Where do you go when nowhere is safe? Sixteen years after a deadly virus wiped out most of Earths population, the world is a perilous place. Eighteen-year-old Eve has never been beyond the heavily guarded perimeter of her school, where she and two hundred other orphaned girls have been promised a future as the teachers and artists of the New America. But the night before graduation, Eve learns the shocking truth about her school s real purpose and the horrifying fate that awaits her. Fleeing the only home shes ever known, Eve sets off on a long, treacherous journey, searching for a place she can survive. Along the way she encounters Arden, her former rival from school, and Caleb, a rough, rebellious boy living in the wild. Separated from men her whole life, Eve has been taught to fear them, but Caleb slowly wins her trust . . . and her heart. He promises to protect her, but when soldiers begin hunting them, Eve must choose between true love and her life. In this epic new series, Anna Carey imagines a future that is both beautiful and terrifying. Readers will revel in Eves timeless story of forbidden love and extraordinary adventure.

2. Slated by Teri Terry

Kyla’s memory has been erased,
her personality wiped blank,
her memories lost for ever.

She’s been Slated.

The government claims she was a terrorist,
and that they are giving her a second chance –
as long as she plays by their rules.
But echoes of the past whisper in Kyla’s mind.
Someone is lying to her, and nothing is as it seems.
Who can she trust in her search for the truth?

3. Delirium by Lauren Oliver

They say that the cure for love will make me happy and safe forever. And I’ve always believed them.

Until now.

Now everything has changed. Now, I’d rather be infected with love for the tiniest sliver of a second than live a hundred years suffocated by a lie.

There was a time when love was the most important thing in the world. People would go to the end of the earth to find it. They would tell lies for it. Even kill for it.

Then, at last, they found the cure.

4. The Auschwitz Violin by Maria Angels Anglada

An international sensation now available in English for the first time, The Auschwitz Violin is the unforgettable story of one man’s refusal to surrender his dignity in the face of history’s greatest atrocity.

5. Warm Bodies by Isaac Marion

‘R’ is a zombie. He has no name, no memories, and no pulse, but he has dreams. He is a little different from his fellow Dead.

Amongst the ruins of an abandoned city, R meets a girl. Her name is Julie and she is the opposite of everything he knows – warm and bright and very much alive, she is a blast of colour in a dreary grey landscape. For reasons he can’t understand, R chooses to save Julie instead of eating her, and a tense yet strangely tender relationship begins.

This has never happened before. It breaks the rules and defies logic, but R is no longer content with life in the grave. He wants to breathe again, he wants to live, and Julie wants to help him. But their grim, rotting world won’t be changed without a fight…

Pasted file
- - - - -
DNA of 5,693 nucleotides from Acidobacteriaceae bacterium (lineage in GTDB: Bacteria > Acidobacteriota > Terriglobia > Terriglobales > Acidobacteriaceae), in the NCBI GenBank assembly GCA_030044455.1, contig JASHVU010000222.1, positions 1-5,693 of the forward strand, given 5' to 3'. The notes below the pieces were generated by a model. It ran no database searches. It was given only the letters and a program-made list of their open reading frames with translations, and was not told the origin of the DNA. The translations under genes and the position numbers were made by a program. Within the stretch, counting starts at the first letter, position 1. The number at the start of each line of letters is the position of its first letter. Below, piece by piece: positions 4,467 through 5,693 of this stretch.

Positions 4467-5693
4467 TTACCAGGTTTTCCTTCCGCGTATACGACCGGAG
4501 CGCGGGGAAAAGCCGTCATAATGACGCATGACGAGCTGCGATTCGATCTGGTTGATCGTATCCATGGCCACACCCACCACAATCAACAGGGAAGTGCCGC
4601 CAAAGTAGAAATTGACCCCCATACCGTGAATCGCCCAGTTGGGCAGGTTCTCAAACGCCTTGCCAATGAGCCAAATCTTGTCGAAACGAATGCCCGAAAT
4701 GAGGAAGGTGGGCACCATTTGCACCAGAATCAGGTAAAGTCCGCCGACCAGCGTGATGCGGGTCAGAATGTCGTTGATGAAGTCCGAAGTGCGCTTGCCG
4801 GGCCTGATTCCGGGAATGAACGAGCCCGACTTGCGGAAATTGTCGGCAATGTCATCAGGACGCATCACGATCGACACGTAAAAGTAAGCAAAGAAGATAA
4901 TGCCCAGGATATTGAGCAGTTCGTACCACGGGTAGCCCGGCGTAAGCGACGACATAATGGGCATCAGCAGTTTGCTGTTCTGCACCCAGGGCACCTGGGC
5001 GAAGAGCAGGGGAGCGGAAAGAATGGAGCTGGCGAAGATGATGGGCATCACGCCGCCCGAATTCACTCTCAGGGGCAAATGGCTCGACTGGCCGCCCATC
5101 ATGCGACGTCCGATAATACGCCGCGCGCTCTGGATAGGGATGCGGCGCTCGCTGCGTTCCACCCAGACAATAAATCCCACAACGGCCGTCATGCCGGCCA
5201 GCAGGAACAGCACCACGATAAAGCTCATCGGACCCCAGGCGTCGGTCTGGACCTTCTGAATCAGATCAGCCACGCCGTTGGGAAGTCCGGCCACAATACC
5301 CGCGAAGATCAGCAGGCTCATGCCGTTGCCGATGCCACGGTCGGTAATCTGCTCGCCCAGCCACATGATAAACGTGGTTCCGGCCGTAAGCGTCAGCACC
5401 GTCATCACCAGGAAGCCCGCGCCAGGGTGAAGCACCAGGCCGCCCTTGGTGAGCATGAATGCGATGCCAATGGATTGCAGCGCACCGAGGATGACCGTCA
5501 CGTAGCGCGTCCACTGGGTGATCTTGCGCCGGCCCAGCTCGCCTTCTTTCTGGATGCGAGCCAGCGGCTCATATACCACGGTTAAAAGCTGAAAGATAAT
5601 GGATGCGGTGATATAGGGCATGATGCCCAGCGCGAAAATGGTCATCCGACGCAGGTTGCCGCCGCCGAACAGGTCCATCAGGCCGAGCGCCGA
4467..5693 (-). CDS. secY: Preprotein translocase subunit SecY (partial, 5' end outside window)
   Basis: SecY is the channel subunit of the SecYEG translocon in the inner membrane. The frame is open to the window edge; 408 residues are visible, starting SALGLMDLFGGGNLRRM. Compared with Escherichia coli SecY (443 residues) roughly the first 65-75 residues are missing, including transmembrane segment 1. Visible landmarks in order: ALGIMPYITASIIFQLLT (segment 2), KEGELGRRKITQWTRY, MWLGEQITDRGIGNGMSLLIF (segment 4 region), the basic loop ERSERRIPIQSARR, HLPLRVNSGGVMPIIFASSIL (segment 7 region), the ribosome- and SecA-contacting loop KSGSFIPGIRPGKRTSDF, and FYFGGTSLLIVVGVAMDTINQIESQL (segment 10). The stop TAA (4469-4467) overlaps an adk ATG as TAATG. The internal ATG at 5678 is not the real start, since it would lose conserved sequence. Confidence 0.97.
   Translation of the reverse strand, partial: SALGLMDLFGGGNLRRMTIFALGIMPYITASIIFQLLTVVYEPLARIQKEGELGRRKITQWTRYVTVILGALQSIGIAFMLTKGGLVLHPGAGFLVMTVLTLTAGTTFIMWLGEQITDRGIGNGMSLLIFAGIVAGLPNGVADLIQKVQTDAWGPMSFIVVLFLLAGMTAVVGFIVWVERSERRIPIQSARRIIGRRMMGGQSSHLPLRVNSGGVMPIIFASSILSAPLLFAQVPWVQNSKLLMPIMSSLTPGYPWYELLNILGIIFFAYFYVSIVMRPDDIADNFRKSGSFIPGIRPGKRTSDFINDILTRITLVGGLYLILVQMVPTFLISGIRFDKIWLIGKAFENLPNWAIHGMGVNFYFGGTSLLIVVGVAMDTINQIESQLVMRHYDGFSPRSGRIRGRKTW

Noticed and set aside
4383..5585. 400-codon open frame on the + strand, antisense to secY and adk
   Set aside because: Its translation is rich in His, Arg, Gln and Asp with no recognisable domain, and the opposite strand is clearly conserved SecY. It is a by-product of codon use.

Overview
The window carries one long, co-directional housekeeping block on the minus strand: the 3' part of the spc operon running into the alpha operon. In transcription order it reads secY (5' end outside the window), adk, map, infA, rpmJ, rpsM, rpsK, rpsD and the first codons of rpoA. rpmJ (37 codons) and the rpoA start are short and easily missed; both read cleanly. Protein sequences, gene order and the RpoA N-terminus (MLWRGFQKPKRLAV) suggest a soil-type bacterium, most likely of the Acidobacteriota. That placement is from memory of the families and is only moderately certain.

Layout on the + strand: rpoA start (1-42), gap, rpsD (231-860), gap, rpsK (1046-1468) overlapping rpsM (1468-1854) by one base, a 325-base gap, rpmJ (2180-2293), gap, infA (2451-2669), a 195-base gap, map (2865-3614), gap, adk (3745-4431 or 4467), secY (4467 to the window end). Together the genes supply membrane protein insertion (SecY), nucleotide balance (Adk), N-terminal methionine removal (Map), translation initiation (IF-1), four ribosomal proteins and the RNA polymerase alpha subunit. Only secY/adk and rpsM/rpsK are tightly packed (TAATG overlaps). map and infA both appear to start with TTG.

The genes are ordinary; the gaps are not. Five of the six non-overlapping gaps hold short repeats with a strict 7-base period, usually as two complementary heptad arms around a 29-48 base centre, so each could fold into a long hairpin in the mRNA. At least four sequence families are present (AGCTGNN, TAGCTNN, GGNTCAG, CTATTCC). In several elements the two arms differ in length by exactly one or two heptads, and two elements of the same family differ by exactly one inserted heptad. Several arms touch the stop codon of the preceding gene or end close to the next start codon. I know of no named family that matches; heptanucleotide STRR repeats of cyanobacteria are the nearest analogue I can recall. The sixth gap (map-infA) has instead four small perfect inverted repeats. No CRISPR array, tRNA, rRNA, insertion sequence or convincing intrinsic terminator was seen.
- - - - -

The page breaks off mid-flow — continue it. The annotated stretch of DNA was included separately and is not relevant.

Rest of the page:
6. Girl Parts by John M. Cusick

Hello, David. My name is Rose. It’s a pleasure to meet you. We are now entering minute two of our friendship. According to my Intimacy Clock, a handshake is now appropriate. DAVID is a rich kid, with a million friends, online and off. CHARLIE is a loner, disconnected from the high school world around him. Neither of them feels close to anybody. Until they meet… ROSE: part girl, part robot, and ALL a boy could want. But can a robotic girl really change the lives of two teenage boys? Before they know it, Rose is teaching David and Charlie how to feel human again.

7. Entangled by Cat Clarke

What does he want from me? How could I have let this happen? Am I going to die?

17-year-old Grace wakes up in a white room, with table, pens and paper – and no clue how she got there. As Grace pours her tangled life onto the page, she is forced to remember everything she’s tried to forget. There’s falling hopelessly in love with the gorgeous Nat, and the unravelling of her relationship with her best friend Sal.

But there’s something missing. As hard as she’s trying to remember, is there something she just can’t see? Then, in a story full of dangerous revelations, Grace must face the most important question of all: why is she here?

8. Before I Go To Sleep by SJ Watson

Memories define us.

So what if you lost yours every time you went to sleep?

Your name, your identity, your past, even the people you love – all forgotten overnight.

And the one person you trust may only be telling you half the story.

Welcome to Christine’s life.

9. Rapture by Lauren Kate

The sky is dark with wings . . . And time is running out for Luce and Daniel. In order to stop Lucifer from erasing the past, they must find the place where the Fall began. Only Luce can break the curse, and it is her choice alone that will decide all of their fates. But as Dark Forces gather, great sacrifices will have to be made in this final, epic struggle . . . In the fight for Luce, and for Love, who will win?

10. Live & Laughing by Michael McIntyre

Michael McIntyre has become Britain’s biggest comedy star. His debut stand-up DVD was the fastest selling of all time, only to be eclipsed by his second that sold over 1.4 million copies and was the 2009 Christmas number one. He hosts his own BAFTA nominated BBC1 series, Michael McIntyre’s Comedy Roadshow, and won the British Comedy Award for Best Live Stand-up in 2009 following his record breaking fifty-four date Arena tour.

But how did he get there?

Michael reveals all in his remarkably honest and hilarious autobiography Life and Laughing. His showbiz roots, his appalling attempts to attract the opposite sex, his fish-out-of-water move from public to state school and his astonishing journey from selling just one ticket at the Edinburgh Festival to selling half a million tickets on his last tour. Michael’s story is riveting, poignant, romantic and above all very, very funny.